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The PTAB’s pilot programme for a single judge to evaluate an inter partes review petition has the potential to address several perceived problems with the current process. Jeffrey Whittle of Hogan Lovells reports.
In August the US Patent and Trademark Office (USPTO) published a notice seeking comments on a potential pilot programme aimed at addressing patent owners’ concerns of bias surrounding inter partes review (IPR) proceedings and easing the strain on the Patent Trial and Appeal Board’s (PTAB) resources. Currently, a three-judge panel reviews a petition for an IPR for compliance with statutory requirements. If the panel decides to institute a review of the challenged patent, the same judges preside over the remainder of the IPR proceeding.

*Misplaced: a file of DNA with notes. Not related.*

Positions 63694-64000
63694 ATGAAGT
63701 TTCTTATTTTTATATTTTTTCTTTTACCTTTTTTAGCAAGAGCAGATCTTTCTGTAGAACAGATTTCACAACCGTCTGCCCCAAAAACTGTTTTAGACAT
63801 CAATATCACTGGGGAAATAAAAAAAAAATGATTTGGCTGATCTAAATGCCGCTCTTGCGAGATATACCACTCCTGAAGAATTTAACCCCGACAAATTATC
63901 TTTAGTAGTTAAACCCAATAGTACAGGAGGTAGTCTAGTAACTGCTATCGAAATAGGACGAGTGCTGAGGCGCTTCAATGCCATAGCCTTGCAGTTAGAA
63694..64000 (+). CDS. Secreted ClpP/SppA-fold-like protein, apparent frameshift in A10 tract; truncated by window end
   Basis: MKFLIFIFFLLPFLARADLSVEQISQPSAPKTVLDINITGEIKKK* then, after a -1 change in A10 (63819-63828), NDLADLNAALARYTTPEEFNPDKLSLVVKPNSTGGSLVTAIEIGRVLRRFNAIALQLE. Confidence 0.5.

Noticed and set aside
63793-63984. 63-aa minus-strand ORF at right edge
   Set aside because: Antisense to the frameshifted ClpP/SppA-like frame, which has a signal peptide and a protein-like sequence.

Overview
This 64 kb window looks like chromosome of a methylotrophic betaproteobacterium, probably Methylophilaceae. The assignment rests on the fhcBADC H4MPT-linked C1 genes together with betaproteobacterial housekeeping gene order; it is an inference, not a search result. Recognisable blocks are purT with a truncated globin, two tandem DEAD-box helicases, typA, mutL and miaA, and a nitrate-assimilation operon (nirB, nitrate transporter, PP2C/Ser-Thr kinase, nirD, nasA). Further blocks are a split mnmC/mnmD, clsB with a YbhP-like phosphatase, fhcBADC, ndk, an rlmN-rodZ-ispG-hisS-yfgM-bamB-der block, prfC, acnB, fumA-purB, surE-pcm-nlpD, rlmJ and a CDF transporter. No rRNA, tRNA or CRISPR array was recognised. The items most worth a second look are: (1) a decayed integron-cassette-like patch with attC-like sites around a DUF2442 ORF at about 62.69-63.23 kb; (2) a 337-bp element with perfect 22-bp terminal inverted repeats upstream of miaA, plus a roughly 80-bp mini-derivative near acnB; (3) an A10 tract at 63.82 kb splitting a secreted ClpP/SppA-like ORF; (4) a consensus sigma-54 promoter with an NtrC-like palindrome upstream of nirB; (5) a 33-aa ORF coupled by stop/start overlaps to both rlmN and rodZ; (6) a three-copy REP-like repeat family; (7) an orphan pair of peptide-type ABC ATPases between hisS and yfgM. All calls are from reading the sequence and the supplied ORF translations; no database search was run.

In a Federal Register notice published on August 25, the USPTO proposed a different structure. Specifically, under a pilot programme, a single judge would be responsible for evaluating petitions and deciding whether to institute a review. In the event a review is instituted, two additional judges would join the original judge to form a three-judge panel to preside over the remainder of the proceeding.
When the one-judge institution proposal was floated initially in March this year, USPTO director Michelle Lee cited complaints of bias by patent owners as one impetus. Understanding this concern requires some familiarity with the distinct phases of an IPR proceeding and an appreciation for the hurdle a petitioner must clear to advance from one phase to the next.
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Jeffrey Whittle, PTAB, AIA, patent, IPR, EPO, USPTO, judge,